One glance, one cursory touch, or a few words spoken are never enough to seduce a person for a longer duration. These short-term cerebral interactions can, at best, lead to a temporary phase of infatuation… a long-term relationship results because of intellectual seduction and this takes time.
‘What are you talking about?’ asked Specky, my wife, as she read the paragraph.
I smiled and asked, ‘Would you agree if I say I am writing about tourism?’
Specky re-read the paragraph and then nodded her head, ‘Impresssive! So you mean a tourist needs to re-visit to form a real bond with a country or a place. Right?’
‘Well, yes,’ I replied, and then went on to tell her that the trend of 2-days-3-nights-tourism was making a tourist similar to a person in search of a one-night stand. A better idea was to either stay in a country long enough to interact with and understand its culture, people, systems, architecture, attitudes, history, and geography… or visit it again and again at different times of the year to make your interaction meaningful.
Specky seemed to understand my point and asked, ‘So if you were to visit Malaysia, you’d want to be there for a few weeks.’
I said, ‘Now that you’ve mentioned Malaysia, let me tell you that I was there in 2013, remember? I was there to drive the Michelin F1 car at the Sepang International Driving Circuit in Kuala Lumpur. But that was a short 2 day visit and my interaction literally left me panting for more.’
I then told her that I had chalked out a five visit itinerary for Malaysia which included visiting the country at different times of the year, reaching out to various parts, absorbing the varied cultural stimulations that were there, and making sure that I transformed at a least one small part of my being into a real-time Malaysian!
Visit 01 in January
Thaipusam in Batu Caves, Selangor + more
January is a great month to be in Malaysia. It is not just because there are a lot of activities taking place all over, but also because of the annual Hindu festival. You can get to know how the Hindus celebrate even if you happen to be in Kuala Lumpur. However, I’d love to be in the world-renowned Batu caves, Selangor, where ‘devotees perform various rituals as acts of devotion and penance.’ As the sea-side has a lovely and rather poetic genetic giggle at this time of the year, I’d love to combine this first visit by also going to Dayang Bunting Lake or ‘Tasik Dayang Bunting’, Langkawi, in Kedah.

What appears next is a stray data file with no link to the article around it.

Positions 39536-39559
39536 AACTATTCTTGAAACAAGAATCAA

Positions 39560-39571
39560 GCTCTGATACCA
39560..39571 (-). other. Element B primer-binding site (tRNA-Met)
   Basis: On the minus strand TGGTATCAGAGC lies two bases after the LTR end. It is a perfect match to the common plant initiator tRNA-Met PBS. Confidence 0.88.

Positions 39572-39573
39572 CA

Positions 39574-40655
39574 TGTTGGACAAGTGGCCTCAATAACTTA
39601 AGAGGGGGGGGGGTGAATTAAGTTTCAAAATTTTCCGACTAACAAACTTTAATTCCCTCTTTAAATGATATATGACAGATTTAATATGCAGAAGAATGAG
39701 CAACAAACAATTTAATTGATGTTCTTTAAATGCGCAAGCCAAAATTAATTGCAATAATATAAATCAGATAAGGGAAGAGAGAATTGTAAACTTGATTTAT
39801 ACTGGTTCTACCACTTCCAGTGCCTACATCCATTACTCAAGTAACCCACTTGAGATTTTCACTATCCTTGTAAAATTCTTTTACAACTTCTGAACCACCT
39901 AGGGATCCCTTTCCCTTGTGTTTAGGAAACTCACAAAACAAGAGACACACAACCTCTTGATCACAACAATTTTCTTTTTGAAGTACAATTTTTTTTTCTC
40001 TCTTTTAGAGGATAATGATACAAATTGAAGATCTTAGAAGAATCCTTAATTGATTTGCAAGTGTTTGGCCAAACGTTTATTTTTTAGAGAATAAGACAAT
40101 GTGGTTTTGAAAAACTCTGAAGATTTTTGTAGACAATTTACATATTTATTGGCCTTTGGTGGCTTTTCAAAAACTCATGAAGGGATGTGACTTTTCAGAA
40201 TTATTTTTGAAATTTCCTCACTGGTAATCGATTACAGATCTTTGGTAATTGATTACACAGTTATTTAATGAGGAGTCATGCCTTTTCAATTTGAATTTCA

This island is around 20 kilometres from Kuah town, and has an interesting legend connected to it. I love places with a story and this story is more than just being fascinating. The story is of a celestial princess Mambang Sari who’s favourite pool for bathing was the Tasik Dayang Bunting or the Lake of the Pregnant Maiden. Mambang was wooed by Mat Teja, a prince and tricked into marrying him. Their child lived for just seven days and Mambang was so grief-stricken that she left the child’s body in the lake and returned to her heavenly abode. The belief here is that barren women who come here and bathe, are blessed with motherhood.
Now isn’t the legend enough to make you want to go to this lake and spend a few days here exploring the veracity of the legend, talking to people and knowing all the other versions of the story?
Yes, there are other sea-side places in the country, like the ones in Sabah, Johor, Labuan, Terengganu, Kedah, and Pahang… but I’d opt for religion and beliefs for a first visit to get nearer to the soul of this wonderful country.
Visit 02 in May
Pesta Wau Antarabangsa Kelantan in Geting Beach, Tumpat, Kelantan + more
The annual 5-day Kelantan International Wau Festival is from 28 May to 31 May where colourful wau or giant kites dot the Malaysian sky. There are cultural shows and enough incentive for those looking for souvenirs, local craft-work, and mouth-watering cuisines to make your stay simply unforgettable. This visit would surely make me forget the pain of not planning to attend the Festival Layang-layang Sedunia (World Kite Festival) in Bukit Layang-Layang, Taman Bandar Pasir Gudang, Johor in February. Of course, you cannot be everywhere, and the Getting beach WAU fest will compensate for the earlier one missed. Imagine the great photo ops that this visit will carry with it!
I must mention here that if I manage to be in Malaysia just a few days before the wau fest, I’d love to be in time for Wesak on 13 May… and this day is all about the birth, enlightenment, and passing of Gautam Buddha and the Buddist fervour will be so enchanting! The processions, the Buddist-decibels, and the flowing robes would create the right mood to move on and start clicking the kites in Getting later in the month.